Tutorials Tutorials at UbiComp/ISWC 2019

Tutorials Schedule

Day 1 Time Room
Modeling Human Behavior via Inverse Reinforcement Learning Morning Westminster
Data Visualization for UbiComp and ISWC Research Afternoon Westmminster
Day 2 Time Room
Smartphone App Usage, Understanding, Modelling, and Prediction Morning Abbey
Eyewear Computing in the Wild Afternoon Victoria

1. Modeling Human Behavior via Inverse Reinforcement Learning (Day 1, morning)

Organizers: Nikola Banovic

Room: Westminster

This tutorial will review current computational approaches to describe, simulate, and predict human behavior from empirical behavior traces data stored in large behavior logs. Attendees will learn how train computational models of human behavior using Inverse Reinforcement Learning and leverage them to create user interfaces that can automatically reason about and act in response to people’s behaviors. The tutorial will focus on high-level behaviors, such as routines and habits, represented by sequences of situations people find themselves in and actions they perform in those situations. After completing this tutorial, attendees will be able to formulate behavior modeling problems as computational modeling problems and to leverage such models to create User Interfaces that help people increase their productivity, safety, and health.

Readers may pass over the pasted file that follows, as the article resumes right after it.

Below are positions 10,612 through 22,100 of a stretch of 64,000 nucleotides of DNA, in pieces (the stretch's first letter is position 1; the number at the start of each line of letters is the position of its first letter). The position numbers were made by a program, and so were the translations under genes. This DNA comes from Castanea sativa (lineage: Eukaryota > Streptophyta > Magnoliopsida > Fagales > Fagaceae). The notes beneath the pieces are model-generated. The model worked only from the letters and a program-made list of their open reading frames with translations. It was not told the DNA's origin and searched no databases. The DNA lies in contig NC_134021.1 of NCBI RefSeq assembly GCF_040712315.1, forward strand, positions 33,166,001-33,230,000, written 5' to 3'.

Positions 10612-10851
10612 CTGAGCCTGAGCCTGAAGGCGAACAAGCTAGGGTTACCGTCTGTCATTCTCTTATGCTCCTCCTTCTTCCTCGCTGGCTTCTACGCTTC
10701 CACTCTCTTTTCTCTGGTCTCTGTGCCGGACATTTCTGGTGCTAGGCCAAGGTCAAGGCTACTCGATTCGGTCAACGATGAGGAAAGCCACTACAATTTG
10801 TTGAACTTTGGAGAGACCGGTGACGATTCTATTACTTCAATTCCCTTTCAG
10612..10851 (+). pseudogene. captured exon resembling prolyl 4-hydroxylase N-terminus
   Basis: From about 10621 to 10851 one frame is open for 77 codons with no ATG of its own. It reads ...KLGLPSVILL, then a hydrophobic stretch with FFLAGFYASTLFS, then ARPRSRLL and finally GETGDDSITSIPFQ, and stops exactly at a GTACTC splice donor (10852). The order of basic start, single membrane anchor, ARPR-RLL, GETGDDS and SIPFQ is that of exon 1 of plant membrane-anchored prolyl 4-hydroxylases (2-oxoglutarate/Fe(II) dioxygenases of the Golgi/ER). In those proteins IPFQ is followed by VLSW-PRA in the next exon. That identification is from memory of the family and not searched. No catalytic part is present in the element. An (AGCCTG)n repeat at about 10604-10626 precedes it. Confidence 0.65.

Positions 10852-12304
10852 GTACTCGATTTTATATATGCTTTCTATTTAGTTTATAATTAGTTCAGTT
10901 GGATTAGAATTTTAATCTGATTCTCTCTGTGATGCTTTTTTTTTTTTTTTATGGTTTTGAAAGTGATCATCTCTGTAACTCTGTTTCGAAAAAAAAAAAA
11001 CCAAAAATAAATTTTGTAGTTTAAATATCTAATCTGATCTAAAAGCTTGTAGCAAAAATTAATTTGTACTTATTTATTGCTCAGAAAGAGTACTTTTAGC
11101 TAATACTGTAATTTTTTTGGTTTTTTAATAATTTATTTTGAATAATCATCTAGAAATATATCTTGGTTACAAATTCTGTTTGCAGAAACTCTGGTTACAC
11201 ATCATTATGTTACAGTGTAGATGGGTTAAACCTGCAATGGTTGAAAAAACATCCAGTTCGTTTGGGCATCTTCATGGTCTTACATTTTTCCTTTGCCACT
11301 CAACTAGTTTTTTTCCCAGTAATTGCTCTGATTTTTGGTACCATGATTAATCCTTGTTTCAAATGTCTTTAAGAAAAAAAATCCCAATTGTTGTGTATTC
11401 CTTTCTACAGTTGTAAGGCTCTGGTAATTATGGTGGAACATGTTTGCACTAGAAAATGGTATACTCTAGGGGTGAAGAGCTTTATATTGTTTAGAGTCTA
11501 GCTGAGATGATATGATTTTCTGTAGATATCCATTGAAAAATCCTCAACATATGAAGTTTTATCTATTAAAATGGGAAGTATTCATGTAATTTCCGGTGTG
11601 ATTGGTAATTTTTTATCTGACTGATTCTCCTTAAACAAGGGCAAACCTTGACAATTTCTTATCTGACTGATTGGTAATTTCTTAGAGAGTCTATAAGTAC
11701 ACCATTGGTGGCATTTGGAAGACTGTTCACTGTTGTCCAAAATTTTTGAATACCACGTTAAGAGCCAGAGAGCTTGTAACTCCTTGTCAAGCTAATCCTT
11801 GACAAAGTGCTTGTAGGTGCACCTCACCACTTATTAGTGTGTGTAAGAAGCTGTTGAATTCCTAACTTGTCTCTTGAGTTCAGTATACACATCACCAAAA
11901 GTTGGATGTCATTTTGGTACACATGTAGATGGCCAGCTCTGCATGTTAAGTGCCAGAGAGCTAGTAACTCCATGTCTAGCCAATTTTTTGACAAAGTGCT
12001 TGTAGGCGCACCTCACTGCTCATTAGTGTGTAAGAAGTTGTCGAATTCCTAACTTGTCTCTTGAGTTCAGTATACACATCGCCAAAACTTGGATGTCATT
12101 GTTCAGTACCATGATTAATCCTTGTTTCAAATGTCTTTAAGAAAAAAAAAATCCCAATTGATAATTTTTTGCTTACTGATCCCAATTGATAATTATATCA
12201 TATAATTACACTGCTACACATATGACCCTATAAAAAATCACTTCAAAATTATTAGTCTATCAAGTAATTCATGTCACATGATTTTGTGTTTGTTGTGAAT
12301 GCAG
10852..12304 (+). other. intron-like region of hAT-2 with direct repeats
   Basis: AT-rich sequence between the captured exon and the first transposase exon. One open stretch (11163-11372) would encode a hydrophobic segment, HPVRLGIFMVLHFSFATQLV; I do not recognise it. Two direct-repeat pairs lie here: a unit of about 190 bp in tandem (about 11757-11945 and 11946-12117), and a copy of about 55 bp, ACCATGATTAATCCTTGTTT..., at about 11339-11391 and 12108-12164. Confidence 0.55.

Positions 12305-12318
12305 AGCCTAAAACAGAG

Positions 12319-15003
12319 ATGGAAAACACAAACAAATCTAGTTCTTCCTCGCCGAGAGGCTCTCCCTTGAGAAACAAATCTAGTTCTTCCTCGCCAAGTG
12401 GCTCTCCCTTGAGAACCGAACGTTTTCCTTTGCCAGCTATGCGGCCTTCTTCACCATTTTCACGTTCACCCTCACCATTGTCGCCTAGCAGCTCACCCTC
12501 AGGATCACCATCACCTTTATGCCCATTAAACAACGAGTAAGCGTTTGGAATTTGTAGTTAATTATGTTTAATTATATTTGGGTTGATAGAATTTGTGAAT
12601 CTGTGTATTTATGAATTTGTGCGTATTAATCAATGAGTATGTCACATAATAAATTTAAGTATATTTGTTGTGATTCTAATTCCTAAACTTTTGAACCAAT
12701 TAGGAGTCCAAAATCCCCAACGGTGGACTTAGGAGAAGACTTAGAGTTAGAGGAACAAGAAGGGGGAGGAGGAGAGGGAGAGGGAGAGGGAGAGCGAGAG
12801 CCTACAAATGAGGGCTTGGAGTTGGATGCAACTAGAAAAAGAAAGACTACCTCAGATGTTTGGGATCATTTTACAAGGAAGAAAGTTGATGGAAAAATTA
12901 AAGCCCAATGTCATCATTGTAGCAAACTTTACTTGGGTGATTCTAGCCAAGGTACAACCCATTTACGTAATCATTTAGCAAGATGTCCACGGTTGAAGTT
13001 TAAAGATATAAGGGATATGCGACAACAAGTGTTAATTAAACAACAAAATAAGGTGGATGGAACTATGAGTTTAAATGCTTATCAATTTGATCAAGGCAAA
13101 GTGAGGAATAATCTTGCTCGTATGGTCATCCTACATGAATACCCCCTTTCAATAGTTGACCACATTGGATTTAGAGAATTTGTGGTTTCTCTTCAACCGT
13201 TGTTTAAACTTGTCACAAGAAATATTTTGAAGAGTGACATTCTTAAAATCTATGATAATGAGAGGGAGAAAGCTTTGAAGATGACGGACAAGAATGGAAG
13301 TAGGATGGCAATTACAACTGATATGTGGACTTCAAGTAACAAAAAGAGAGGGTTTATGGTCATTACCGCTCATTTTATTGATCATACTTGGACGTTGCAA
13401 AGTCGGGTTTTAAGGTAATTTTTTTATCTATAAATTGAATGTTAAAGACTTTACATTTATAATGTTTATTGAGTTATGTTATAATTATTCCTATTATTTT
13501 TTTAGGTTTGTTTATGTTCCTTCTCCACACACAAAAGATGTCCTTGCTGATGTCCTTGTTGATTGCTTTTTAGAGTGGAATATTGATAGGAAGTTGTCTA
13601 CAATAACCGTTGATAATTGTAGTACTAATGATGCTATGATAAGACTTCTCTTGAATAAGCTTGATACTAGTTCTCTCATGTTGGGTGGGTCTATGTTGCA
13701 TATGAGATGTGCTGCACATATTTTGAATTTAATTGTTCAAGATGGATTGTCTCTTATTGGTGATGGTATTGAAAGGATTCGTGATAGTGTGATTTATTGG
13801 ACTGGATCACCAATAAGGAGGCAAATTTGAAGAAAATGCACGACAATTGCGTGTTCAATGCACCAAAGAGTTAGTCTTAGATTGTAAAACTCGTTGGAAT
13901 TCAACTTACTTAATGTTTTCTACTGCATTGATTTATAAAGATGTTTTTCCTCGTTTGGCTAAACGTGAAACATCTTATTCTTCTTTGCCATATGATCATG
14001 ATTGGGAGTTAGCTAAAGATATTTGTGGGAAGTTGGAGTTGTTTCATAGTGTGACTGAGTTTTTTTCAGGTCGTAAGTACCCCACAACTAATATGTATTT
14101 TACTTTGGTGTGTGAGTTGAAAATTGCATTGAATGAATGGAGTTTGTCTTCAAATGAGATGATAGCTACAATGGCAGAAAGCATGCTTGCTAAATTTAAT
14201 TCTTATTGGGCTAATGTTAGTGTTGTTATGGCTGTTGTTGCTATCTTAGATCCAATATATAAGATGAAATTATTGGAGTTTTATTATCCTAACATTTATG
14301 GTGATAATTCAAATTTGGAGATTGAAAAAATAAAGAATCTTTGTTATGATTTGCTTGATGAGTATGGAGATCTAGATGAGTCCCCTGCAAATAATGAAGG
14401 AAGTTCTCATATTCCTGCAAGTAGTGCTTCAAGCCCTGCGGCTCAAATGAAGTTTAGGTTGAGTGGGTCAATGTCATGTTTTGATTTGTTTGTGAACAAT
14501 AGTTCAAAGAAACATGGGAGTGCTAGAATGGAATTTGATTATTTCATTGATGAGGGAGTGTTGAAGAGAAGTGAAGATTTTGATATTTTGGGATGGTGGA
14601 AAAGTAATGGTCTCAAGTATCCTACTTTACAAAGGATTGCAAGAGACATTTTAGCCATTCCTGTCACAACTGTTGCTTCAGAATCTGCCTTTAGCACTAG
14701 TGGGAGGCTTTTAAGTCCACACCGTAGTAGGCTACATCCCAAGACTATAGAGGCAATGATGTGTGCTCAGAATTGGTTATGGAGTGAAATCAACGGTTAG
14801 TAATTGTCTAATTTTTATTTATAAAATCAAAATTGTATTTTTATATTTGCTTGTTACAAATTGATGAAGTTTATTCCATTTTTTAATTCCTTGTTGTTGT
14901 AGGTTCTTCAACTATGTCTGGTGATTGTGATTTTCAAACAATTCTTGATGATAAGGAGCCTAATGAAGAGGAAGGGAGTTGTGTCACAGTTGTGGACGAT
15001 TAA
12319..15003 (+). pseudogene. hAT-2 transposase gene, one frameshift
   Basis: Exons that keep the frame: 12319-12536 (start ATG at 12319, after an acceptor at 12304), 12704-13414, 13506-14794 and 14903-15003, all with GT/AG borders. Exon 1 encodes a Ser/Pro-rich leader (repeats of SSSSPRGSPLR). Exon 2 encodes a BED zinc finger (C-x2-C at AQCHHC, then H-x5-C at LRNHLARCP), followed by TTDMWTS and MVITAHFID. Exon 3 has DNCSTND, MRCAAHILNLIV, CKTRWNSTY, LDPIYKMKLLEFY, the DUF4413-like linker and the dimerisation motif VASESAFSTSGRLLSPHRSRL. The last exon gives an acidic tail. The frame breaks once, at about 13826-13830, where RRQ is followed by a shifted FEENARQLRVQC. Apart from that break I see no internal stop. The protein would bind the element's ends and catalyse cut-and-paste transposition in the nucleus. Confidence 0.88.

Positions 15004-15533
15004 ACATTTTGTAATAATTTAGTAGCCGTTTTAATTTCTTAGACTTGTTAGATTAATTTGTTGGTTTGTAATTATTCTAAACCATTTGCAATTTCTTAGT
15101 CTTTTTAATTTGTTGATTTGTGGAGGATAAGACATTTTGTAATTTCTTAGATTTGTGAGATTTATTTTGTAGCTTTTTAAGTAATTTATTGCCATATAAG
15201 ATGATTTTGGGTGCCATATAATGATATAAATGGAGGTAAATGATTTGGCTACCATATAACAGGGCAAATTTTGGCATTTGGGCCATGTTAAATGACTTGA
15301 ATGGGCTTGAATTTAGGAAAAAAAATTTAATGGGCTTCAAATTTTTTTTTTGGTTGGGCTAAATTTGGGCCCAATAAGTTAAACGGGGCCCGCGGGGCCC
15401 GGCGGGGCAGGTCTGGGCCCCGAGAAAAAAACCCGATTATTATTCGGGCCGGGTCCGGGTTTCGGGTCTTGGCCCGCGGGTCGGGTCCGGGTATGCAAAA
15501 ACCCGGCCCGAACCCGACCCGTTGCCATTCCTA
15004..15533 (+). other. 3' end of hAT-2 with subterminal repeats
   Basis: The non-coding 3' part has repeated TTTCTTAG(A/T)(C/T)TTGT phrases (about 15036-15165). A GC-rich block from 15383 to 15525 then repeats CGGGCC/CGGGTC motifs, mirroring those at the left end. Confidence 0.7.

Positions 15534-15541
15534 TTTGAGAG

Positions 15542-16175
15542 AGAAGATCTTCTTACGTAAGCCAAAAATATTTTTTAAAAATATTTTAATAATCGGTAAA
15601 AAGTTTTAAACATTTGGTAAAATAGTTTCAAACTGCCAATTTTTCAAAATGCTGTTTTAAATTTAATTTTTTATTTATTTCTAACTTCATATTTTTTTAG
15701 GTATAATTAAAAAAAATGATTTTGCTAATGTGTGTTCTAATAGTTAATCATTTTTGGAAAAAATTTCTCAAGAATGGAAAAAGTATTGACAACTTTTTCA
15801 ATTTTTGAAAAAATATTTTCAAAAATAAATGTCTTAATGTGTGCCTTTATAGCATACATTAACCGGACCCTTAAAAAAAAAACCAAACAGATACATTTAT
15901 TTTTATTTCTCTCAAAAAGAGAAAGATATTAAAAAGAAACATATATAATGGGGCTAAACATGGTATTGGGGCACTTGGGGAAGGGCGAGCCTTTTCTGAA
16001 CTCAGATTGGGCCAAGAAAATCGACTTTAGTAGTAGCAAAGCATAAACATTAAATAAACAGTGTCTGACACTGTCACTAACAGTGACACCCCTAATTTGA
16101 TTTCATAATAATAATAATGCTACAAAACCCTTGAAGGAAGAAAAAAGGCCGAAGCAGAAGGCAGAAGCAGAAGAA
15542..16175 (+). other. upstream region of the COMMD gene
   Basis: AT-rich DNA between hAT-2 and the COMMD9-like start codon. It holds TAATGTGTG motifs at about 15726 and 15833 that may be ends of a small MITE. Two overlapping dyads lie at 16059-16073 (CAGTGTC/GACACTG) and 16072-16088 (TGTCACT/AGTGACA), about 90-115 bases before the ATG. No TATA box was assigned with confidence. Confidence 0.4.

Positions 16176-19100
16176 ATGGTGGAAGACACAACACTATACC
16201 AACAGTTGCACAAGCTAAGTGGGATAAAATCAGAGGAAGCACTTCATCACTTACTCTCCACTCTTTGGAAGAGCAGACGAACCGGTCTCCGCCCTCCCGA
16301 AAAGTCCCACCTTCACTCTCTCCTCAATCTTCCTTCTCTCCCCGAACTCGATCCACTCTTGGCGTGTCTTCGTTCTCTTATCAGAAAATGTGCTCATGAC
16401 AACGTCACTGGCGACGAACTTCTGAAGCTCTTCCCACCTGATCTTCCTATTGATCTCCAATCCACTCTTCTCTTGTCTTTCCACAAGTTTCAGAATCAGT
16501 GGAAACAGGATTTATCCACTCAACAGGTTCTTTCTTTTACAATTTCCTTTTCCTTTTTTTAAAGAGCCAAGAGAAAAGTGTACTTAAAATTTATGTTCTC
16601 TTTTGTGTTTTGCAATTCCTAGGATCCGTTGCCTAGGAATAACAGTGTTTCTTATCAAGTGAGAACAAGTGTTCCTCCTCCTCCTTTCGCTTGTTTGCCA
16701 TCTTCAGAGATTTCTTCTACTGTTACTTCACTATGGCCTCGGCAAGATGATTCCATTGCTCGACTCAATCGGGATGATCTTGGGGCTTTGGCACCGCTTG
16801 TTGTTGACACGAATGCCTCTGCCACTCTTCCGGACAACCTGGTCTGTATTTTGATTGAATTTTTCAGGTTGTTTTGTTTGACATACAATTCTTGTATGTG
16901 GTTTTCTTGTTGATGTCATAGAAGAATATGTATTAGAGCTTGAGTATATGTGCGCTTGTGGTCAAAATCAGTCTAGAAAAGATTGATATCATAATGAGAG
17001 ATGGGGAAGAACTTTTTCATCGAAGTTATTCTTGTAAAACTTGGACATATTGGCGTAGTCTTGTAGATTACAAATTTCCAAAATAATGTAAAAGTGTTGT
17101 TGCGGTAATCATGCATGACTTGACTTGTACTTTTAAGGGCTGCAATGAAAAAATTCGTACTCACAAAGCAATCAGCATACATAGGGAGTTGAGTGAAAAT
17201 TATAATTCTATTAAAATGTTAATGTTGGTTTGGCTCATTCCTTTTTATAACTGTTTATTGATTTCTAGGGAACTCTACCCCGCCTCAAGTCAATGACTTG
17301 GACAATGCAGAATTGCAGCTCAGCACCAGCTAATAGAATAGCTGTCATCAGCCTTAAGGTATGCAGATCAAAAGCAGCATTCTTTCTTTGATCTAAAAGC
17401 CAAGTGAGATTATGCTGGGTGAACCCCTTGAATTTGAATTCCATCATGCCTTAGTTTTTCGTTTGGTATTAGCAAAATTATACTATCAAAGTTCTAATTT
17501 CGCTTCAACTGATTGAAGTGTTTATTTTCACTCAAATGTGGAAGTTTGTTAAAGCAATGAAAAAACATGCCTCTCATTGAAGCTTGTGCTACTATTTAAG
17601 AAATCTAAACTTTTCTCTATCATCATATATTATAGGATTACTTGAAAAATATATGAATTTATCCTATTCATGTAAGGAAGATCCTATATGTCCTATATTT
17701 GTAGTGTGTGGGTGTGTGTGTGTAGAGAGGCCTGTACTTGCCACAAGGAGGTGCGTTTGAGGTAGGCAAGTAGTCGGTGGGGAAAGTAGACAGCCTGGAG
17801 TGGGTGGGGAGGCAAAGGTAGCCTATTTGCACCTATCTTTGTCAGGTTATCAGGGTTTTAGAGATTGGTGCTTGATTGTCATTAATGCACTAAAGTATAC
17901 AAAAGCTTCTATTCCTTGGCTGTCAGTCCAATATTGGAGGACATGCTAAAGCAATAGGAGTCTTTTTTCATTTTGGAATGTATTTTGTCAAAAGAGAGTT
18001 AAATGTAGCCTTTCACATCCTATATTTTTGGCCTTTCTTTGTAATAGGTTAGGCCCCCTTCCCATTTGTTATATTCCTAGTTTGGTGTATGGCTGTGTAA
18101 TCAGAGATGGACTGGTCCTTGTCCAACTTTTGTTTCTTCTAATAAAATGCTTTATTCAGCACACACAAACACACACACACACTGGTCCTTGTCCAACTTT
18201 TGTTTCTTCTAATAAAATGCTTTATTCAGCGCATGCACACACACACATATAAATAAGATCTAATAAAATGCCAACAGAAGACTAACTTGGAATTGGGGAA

2. Data Visualization for UbiComp and ISWC Research (Day 1, afternoon)

Organizers: Eun Kyoung Choe (University of Maryland, USA), Petra Isenberg (Inria, France), Bongshin Lee (Microsoft Research Redmond, USA)

Room: Westminster

This half-day tutorial will cover an introductory level of visualization fundamentals and techniques needed to design and evaluate visualization in the context of ubiquitous computing research. It will focus on data visualization for mobile devices, such as smartwatches, smartphones, and tablets as well as time-oriented datasets. This introductory tutorial is targeted for UbiComp/ISWC researchers who want to learn how to effectively present data leveraging visualization. No specific prior knowledge or skills in computer science or visualization are required.

3. Smartphone App Usage, Understanding, Modelling, and Prediction (Day 2, morning)

Organizers: Yong Li (Tsinghua University, China), Vassilis Kostakos (University of Melbourne, Australia), Sha Zhao (Zhejiang University, Hangzhou, China), Sasu Tarkoma (University of Helsinki, Finland)

Room: Abbey